• Discoveries, scientific theories and mathematical methods;
  • Aesthetic creations (literary, dramatic, musical or artistic works);
  • Schemes, rules and methods for performing mental acts, playing games or doing business, and programs for computers;
  • Presentations of information.

An application for a patent needs to include a written description of the invention concerned. This must give sufficient detail about the invention to enable it to be understood and reproduced by a person who is skilled in the relevant field of technology. The description may be accompanied by drawings of the invention. A patent application also contains one or more claims which define the invention in terms of its distinctive technical features and, assuming that it is eventually granted, will determine the scope of protection afforded by the patent.

It is important to be aware that an application will always be published even if it is never granted. Until grant, a patent is often denoted as “patent pending”. A qualified patent attorney is able to advise on the prospects for patentability of an invention and is skilled in the preparation and filing of a patent application.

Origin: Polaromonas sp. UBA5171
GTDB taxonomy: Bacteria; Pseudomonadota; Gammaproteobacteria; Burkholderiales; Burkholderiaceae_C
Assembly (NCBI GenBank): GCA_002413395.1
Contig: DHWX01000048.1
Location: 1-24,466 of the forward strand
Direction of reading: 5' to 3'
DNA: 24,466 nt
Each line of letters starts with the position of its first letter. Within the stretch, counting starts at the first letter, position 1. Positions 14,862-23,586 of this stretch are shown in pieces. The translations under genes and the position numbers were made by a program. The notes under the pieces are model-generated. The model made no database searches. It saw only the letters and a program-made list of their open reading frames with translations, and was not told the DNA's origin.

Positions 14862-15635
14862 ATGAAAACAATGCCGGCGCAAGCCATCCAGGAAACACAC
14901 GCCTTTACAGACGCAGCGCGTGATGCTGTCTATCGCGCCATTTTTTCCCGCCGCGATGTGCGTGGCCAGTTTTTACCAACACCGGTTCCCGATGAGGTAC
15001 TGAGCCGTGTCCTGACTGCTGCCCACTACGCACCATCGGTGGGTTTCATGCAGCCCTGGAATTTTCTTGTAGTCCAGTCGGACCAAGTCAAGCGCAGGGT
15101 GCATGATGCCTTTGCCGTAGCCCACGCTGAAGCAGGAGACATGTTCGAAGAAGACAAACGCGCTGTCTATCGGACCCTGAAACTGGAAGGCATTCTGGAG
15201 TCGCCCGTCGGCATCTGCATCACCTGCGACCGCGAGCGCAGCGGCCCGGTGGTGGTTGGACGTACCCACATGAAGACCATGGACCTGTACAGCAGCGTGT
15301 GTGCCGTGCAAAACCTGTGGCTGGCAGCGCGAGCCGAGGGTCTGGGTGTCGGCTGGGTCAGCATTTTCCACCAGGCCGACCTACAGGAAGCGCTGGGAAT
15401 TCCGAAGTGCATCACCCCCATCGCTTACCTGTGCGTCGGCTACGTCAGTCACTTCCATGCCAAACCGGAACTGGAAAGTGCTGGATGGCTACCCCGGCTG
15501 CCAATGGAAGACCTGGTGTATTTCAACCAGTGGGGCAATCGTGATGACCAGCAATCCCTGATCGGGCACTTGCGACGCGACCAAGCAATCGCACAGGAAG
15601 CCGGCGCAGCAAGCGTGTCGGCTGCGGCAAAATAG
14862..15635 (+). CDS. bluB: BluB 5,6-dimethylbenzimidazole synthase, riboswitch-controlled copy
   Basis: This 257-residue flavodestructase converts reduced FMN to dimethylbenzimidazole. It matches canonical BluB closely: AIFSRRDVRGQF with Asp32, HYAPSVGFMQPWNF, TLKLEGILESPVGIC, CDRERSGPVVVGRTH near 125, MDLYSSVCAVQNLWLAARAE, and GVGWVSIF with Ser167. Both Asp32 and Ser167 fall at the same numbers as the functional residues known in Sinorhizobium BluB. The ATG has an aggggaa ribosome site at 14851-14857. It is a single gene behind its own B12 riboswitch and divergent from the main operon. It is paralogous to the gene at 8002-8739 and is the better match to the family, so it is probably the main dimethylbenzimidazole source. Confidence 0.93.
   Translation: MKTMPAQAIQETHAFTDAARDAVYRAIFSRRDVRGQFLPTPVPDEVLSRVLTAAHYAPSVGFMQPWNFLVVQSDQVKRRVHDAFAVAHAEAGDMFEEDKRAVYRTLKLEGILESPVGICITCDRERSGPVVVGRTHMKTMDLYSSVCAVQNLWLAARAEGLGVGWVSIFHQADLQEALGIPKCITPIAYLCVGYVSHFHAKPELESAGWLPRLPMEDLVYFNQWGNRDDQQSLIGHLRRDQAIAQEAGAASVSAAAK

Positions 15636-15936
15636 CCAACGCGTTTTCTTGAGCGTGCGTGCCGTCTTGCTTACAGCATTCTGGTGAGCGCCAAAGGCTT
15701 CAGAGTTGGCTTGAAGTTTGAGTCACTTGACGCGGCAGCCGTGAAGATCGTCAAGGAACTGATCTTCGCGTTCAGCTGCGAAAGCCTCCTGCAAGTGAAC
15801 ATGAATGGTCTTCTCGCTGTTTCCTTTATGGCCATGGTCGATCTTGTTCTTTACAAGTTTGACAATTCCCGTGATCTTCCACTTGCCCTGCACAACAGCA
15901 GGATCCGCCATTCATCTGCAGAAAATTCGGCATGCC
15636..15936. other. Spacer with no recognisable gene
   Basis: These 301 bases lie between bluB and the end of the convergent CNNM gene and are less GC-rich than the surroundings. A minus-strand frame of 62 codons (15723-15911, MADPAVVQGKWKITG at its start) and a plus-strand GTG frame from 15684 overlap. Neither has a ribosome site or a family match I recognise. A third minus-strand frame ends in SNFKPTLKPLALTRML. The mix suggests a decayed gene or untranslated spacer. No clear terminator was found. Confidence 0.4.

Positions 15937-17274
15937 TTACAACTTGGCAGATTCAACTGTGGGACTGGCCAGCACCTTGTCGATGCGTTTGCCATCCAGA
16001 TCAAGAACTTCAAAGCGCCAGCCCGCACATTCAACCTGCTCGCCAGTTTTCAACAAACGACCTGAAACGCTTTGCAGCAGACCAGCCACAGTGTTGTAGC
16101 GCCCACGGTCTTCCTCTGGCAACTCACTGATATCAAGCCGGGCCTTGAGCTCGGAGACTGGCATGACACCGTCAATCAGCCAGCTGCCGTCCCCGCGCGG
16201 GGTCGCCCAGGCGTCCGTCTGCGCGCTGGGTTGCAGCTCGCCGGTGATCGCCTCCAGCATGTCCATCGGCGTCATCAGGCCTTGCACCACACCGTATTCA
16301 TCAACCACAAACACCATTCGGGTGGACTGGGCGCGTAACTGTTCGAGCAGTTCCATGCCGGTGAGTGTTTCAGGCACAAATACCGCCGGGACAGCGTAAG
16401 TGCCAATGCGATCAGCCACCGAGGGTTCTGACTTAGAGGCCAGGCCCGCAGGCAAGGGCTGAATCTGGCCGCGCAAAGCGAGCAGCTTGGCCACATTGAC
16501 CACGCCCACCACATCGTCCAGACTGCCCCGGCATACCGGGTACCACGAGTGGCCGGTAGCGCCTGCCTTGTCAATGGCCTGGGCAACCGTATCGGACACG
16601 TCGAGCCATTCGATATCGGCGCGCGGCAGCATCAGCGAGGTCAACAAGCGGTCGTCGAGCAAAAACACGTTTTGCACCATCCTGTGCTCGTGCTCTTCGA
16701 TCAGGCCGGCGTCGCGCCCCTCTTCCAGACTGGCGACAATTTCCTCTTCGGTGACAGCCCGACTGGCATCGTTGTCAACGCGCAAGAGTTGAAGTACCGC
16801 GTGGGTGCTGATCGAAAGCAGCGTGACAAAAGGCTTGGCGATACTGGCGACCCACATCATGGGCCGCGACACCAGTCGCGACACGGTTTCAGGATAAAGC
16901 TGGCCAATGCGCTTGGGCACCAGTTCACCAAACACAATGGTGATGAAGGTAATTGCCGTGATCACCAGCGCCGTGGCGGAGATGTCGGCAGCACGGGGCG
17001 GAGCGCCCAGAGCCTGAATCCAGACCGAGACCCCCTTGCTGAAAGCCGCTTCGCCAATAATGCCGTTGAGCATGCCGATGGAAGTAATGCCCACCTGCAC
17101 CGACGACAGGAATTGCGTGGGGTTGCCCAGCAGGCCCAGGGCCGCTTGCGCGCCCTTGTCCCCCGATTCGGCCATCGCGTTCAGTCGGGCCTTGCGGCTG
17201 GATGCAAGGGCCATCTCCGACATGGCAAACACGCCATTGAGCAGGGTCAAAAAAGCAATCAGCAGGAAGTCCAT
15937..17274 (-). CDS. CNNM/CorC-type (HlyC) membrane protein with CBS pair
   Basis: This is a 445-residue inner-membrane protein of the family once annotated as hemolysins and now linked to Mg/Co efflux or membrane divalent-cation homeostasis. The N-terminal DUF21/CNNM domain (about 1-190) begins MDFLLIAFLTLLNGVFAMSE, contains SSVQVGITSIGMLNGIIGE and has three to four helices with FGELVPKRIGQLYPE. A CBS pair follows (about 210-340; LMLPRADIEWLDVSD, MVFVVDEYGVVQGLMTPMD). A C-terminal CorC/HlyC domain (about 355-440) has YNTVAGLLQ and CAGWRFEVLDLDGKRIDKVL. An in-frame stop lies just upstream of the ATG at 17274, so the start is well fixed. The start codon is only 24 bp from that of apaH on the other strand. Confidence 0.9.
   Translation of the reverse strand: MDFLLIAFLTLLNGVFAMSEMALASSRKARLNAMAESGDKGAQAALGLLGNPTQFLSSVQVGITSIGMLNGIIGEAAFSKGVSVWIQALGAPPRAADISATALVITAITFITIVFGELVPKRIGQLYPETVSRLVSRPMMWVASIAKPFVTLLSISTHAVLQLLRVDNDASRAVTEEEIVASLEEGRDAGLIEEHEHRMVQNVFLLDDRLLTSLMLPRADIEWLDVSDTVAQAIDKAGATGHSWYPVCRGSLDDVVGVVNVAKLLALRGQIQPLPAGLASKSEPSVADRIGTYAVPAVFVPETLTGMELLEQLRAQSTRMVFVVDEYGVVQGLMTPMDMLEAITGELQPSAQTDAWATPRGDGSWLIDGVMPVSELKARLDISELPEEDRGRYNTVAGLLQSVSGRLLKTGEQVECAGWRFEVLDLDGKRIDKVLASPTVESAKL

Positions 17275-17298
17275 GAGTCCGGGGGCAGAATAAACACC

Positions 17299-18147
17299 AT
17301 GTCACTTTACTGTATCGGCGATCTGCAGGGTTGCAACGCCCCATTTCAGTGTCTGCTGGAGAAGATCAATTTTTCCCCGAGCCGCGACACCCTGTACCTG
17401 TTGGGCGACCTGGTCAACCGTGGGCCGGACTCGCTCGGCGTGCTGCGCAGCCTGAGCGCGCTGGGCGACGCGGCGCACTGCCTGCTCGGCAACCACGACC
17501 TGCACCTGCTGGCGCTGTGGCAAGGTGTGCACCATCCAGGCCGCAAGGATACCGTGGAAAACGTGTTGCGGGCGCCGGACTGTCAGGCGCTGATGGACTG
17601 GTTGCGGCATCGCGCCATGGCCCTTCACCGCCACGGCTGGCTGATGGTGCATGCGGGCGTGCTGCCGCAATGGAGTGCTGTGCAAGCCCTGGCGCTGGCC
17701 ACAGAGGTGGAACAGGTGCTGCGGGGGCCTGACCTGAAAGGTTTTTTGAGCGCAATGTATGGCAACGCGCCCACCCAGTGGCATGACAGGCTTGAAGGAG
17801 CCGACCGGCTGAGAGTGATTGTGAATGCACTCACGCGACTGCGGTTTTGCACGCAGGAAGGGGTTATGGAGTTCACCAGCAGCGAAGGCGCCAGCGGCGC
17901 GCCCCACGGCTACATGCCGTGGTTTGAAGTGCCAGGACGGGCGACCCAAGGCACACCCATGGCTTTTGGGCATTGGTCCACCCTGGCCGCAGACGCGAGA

Patents effective in the United Kingdom can be obtained either through the UK Intellectual Property Office (UK IPO), which grants national UK patents, or the European Patent Office (EPO), which grants European patents that can be made effective in the UK. If patent protection in other countries is of interest, separate applications may be filed in each of the countries concerned or the most cost-effective approach may be to file an International application under the PCT system.